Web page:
AMD will support one of its CPU series for another 16 years

More than PC builders can hope for.

AMD Spartan chips get a massive 16 years of support.

Generally, consumer CPUs have a short shelf life. While they might last a decade in your system, manufacturers quickly turn their attention to the next generation. Professional chips, however, get a lot more attention. AMD states it’s committed to its Spartan UltraScale+ range for at least the next 16 years, which Ryzen, Threadripper, and Epyc could only dream of.

If you haven’t heard of Spartan before, the lengthy support window makes more sense when you know they run anything from automated defibrillators to CERN particle accelerators. Sure, troubleshooting your PC is a pain, but it’s a matter of life or death when these things fail. For the past 25 years, the range has sat under Xilinx, but AMD is finally bringing it in-house.

AMD says Spartan UltraScale+ will be a big part of the company going forward. ServeTheHome showcases a few internal slides that highlight why the series is a big deal. Aside from processing power and the “industry’s highest I/0 to logic cell ratio,” focus is mainly on efficiency and security.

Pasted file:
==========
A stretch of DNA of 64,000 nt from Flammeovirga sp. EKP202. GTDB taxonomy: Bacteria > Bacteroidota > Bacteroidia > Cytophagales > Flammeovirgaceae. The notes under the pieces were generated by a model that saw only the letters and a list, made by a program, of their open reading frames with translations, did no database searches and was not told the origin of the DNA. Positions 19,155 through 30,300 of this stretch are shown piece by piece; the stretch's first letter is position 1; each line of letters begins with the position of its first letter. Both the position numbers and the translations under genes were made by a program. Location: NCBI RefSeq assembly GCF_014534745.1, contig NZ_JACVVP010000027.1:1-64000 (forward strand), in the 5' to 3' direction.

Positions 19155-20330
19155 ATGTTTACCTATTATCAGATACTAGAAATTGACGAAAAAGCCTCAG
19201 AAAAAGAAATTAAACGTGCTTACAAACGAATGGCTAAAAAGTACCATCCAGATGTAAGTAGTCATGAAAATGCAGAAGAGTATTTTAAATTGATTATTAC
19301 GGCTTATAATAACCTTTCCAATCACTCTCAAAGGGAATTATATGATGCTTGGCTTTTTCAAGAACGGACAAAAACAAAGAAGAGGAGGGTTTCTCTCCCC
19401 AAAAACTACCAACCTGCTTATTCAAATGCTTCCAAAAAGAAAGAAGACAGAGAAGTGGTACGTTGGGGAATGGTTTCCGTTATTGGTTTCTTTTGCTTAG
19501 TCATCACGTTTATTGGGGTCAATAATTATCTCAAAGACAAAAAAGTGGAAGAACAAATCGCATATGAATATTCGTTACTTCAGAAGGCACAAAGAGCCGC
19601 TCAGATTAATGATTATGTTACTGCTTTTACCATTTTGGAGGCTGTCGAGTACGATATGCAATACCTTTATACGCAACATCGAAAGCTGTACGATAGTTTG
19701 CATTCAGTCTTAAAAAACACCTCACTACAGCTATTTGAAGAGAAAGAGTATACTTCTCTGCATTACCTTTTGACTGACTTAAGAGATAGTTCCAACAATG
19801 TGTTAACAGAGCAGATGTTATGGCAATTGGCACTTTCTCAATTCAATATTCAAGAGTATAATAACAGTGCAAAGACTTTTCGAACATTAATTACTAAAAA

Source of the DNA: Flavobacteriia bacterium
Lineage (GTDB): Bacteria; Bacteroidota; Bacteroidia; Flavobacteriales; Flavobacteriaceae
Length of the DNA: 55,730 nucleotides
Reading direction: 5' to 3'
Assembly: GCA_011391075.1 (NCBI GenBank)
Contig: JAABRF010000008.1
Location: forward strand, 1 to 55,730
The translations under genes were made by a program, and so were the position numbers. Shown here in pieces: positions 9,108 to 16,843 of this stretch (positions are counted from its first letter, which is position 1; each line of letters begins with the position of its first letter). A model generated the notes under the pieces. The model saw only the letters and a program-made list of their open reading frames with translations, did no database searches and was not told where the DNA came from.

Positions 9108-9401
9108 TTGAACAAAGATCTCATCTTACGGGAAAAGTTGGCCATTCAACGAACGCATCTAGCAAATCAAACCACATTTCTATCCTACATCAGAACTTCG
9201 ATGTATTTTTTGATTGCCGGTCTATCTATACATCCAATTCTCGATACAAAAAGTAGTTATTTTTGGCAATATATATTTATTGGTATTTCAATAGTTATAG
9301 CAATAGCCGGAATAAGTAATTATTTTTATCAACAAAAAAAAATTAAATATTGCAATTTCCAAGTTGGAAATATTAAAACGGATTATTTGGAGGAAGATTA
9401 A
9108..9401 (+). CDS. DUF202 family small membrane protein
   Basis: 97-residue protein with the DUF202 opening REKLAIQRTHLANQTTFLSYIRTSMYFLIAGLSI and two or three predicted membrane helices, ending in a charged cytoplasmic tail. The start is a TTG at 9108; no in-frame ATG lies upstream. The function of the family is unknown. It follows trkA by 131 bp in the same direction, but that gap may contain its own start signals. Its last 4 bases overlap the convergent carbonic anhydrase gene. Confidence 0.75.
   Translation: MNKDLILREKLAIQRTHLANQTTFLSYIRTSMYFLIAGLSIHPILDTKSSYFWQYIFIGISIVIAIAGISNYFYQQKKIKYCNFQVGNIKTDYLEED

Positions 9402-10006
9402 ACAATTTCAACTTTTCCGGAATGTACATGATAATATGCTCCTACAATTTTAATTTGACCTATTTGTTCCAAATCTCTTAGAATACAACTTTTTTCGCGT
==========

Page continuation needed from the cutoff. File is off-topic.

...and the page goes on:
The big push towards power efficiency is undoubtedly driven, at least in part, by excessive energy prices. There might be an increasing barrier to entry, but keeping the day-to-day running costs down is imperative. After all, hospitals don’t upgrade their life-saving equipment every few years like us DIY builders. A 30% power reduction makes Spartan UltraScale+ cheaper to run and far more viable.

Security is also of the utmost importance. You don’t want people running amok in your PC at the best of times, but sensitive apparatus must be tamper-proof. AMD doesn’t have a perfect track record in this department, but it’s often quick to see resolutions. At the very least, it gives Intel’s Altera a run for its money.

Throwing its weight behind the former Xilinx devs, AMD says the standard lifecycle runs into 2040+. This means a minimum of 16 years, but it could even be longer. Team Red will likely provide companies with an option to extend the lifecycle beyond the standard as it has done in the past. How far into the future that takes us is a matter of time.

We’ve had a fair bit of AMD news recently, and it really feels as though the company is going hard on making itself more competitive than ever and also trying to push the envelope in a few different fields. It’s always good news for us consumers, though, because competition should hopefully lead to better and cheaper products. We might not see decades of support like our professional counterparts, but one step at a time.